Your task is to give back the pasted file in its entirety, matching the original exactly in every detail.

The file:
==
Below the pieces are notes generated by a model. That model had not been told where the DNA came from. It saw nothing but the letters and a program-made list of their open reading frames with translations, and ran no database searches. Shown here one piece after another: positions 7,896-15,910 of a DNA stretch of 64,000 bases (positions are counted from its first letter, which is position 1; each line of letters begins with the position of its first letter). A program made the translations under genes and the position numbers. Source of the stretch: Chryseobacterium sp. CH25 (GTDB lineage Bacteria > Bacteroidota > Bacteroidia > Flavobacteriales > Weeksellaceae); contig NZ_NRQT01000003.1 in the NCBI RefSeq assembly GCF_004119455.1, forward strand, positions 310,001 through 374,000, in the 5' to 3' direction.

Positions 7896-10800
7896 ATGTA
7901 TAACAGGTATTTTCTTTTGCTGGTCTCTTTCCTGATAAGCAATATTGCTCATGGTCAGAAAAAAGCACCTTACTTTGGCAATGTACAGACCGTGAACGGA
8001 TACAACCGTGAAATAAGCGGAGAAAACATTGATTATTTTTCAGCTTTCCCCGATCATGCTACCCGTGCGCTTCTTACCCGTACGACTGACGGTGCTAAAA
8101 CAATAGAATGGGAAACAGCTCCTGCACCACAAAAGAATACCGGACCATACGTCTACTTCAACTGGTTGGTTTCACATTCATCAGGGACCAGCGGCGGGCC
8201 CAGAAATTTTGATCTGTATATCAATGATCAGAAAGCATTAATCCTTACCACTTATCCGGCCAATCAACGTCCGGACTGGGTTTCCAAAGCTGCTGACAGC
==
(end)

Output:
Below the pieces are notes generated by a model. That model had not been told where the DNA came from. It saw nothing but the letters and a program-made list of their open reading frames with translations, and ran no database searches. Shown here one piece after another: positions 7,896-15,910 of a DNA stretch of 64,000 bases (positions are counted from its first letter, which is position 1; each line of letters begins with the position of its first letter). A program made the translations under genes and the position numbers. Source of the stretch: Chryseobacterium sp. CH25 (GTDB lineage Bacteria > Bacteroidota > Bacteroidia > Flavobacteriales > Weeksellaceae); contig NZ_NRQT01000003.1 in the NCBI RefSeq assembly GCF_004119455.1, forward strand, positions 310,001 through 374,000, in the 5' to 3' direction.

Positions 7896-10800
7896 ATGTA
7901 TAACAGGTATTTTCTTTTGCTGGTCTCTTTCCTGATAAGCAATATTGCTCATGGTCAGAAAAAAGCACCTTACTTTGGCAATGTACAGACCGTGAACGGA
8001 TACAACCGTGAAATAAGCGGAGAAAACATTGATTATTTTTCAGCTTTCCCCGATCATGCTACCCGTGCGCTTCTTACCCGTACGACTGACGGTGCTAAAA
8101 CAATAGAATGGGAAACAGCTCCTGCACCACAAAAGAATACCGGACCATACGTCTACTTCAACTGGTTGGTTTCACATTCATCAGGGACCAGCGGCGGGCC
8201 CAGAAATTTTGATCTGTATATCAATGATCAGAAAGCATTAATCCTTACCACTTATCCGGCCAATCAACGTCCGGACTGGGTTTCCAAAGCTGCTGACAGC